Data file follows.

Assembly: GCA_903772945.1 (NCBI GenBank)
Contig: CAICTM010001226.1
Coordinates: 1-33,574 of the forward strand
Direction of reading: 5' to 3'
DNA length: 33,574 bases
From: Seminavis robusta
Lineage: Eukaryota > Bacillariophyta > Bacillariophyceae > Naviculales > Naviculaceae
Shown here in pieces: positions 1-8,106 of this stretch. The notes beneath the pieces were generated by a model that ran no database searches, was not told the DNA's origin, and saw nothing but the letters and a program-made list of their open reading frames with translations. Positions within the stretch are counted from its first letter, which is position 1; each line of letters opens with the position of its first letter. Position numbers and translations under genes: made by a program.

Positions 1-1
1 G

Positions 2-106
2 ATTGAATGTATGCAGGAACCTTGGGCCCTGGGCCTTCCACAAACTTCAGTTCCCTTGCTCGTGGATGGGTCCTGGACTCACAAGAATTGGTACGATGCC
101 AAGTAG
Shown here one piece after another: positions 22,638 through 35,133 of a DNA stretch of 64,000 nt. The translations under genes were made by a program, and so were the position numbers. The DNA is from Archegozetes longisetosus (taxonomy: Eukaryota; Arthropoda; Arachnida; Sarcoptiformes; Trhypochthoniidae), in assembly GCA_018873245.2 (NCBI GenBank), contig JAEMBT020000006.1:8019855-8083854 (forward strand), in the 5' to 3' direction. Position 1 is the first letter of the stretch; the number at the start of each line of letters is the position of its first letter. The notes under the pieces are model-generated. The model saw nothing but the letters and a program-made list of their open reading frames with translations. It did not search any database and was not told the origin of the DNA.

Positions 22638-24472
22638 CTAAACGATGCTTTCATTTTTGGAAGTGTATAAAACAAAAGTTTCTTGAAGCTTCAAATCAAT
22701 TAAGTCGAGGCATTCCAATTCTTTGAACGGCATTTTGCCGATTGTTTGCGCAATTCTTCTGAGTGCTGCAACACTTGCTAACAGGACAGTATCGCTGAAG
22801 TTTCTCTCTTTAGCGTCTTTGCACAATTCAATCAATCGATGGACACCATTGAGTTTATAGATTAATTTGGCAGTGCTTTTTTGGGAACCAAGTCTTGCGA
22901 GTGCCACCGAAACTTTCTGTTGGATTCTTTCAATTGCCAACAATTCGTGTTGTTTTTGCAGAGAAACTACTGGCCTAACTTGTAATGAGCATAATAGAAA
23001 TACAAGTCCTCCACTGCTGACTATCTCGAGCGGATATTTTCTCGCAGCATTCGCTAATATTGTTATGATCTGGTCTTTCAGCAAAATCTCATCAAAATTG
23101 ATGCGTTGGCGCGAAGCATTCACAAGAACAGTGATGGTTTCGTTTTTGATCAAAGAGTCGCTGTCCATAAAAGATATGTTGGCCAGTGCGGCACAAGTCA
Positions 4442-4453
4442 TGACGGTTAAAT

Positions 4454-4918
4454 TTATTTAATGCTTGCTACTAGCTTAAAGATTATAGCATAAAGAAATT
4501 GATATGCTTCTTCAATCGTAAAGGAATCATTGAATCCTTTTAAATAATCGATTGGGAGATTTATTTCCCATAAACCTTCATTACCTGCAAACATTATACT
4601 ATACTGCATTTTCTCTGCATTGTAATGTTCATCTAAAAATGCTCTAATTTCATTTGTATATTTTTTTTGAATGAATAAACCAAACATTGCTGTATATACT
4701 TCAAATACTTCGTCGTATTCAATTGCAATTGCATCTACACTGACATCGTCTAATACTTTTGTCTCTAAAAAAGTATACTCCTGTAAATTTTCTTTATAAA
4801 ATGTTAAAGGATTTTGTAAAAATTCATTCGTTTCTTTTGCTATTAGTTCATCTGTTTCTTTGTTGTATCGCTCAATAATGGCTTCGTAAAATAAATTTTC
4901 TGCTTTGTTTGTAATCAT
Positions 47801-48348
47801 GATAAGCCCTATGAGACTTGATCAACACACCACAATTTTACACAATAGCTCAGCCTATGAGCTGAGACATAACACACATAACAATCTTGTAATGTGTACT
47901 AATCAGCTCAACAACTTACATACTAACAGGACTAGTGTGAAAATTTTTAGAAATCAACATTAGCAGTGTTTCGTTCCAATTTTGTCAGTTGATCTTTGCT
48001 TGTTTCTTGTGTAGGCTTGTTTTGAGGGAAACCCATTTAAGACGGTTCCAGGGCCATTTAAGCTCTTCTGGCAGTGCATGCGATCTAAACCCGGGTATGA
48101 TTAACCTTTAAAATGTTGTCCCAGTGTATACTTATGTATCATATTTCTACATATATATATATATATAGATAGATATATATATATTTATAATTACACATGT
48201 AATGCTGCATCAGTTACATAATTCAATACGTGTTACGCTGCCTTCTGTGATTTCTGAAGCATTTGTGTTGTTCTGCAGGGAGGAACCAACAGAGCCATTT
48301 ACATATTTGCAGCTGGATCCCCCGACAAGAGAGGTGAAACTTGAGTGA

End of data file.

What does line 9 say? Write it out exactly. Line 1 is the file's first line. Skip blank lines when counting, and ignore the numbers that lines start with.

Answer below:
Positions 1-1